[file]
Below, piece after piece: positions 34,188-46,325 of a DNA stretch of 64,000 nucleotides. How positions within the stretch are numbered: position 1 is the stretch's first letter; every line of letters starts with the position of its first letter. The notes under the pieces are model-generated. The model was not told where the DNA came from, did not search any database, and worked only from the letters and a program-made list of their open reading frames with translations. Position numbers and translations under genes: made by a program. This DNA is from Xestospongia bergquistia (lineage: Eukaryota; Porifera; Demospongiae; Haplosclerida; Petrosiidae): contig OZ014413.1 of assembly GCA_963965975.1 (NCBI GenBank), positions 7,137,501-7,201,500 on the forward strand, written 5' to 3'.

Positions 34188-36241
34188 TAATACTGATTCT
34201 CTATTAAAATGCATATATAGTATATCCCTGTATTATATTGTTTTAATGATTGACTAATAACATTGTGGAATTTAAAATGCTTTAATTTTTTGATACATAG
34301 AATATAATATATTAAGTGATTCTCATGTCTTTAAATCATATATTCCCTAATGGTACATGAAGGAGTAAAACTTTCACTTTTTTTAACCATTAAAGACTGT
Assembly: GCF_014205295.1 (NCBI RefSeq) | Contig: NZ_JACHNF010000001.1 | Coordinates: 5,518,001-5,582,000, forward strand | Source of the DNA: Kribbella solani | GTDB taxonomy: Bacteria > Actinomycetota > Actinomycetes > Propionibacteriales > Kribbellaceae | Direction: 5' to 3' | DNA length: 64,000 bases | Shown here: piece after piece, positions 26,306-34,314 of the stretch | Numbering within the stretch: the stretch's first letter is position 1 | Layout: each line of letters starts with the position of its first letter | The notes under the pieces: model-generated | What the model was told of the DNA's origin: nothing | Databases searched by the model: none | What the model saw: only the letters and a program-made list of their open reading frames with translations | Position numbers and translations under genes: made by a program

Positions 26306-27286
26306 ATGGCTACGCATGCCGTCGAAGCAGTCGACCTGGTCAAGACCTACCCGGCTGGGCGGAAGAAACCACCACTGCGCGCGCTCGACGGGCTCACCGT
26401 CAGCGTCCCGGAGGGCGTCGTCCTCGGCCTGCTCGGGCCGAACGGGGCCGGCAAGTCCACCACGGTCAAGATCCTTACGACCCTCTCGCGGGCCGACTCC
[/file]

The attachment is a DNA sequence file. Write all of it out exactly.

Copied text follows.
Below, piece after piece: positions 34,188-46,325 of a DNA stretch of 64,000 nucleotides. How positions within the stretch are numbered: position 1 is the stretch's first letter; every line of letters starts with the position of its first letter. The notes under the pieces are model-generated. The model was not told where the DNA came from, did not search any database, and worked only from the letters and a program-made list of their open reading frames with translations. Position numbers and translations under genes: made by a program. This DNA is from Xestospongia bergquistia (lineage: Eukaryota; Porifera; Demospongiae; Haplosclerida; Petrosiidae): contig OZ014413.1 of assembly GCA_963965975.1 (NCBI GenBank), positions 7,137,501-7,201,500 on the forward strand, written 5' to 3'.

Positions 34188-36241
34188 TAATACTGATTCT
34201 CTATTAAAATGCATATATAGTATATCCCTGTATTATATTGTTTTAATGATTGACTAATAACATTGTGGAATTTAAAATGCTTTAATTTTTTGATACATAG
34301 AATATAATATATTAAGTGATTCTCATGTCTTTAAATCATATATTCCCTAATGGTACATGAAGGAGTAAAACTTTCACTTTTTTTAACCATTAAAGACTGT
Assembly: GCF_014205295.1 (NCBI RefSeq) | Contig: NZ_JACHNF010000001.1 | Coordinates: 5,518,001-5,582,000, forward strand | Source of the DNA: Kribbella solani | GTDB taxonomy: Bacteria > Actinomycetota > Actinomycetes > Propionibacteriales > Kribbellaceae | Direction: 5' to 3' | DNA length: 64,000 bases | Shown here: piece after piece, positions 26,306-34,314 of the stretch | Numbering within the stretch: the stretch's first letter is position 1 | Layout: each line of letters starts with the position of its first letter | The notes under the pieces: model-generated | What the model was told of the DNA's origin: nothing | Databases searched by the model: none | What the model saw: only the letters and a program-made list of their open reading frames with translations | Position numbers and translations under genes: made by a program

Positions 26306-27286
26306 ATGGCTACGCATGCCGTCGAAGCAGTCGACCTGGTCAAGACCTACCCGGCTGGGCGGAAGAAACCACCACTGCGCGCGCTCGACGGGCTCACCGT
26401 CAGCGTCCCGGAGGGCGTCGTCCTCGGCCTGCTCGGGCCGAACGGGGCCGGCAAGTCCACCACGGTCAAGATCCTTACGACCCTCTCGCGGGCCGACTCC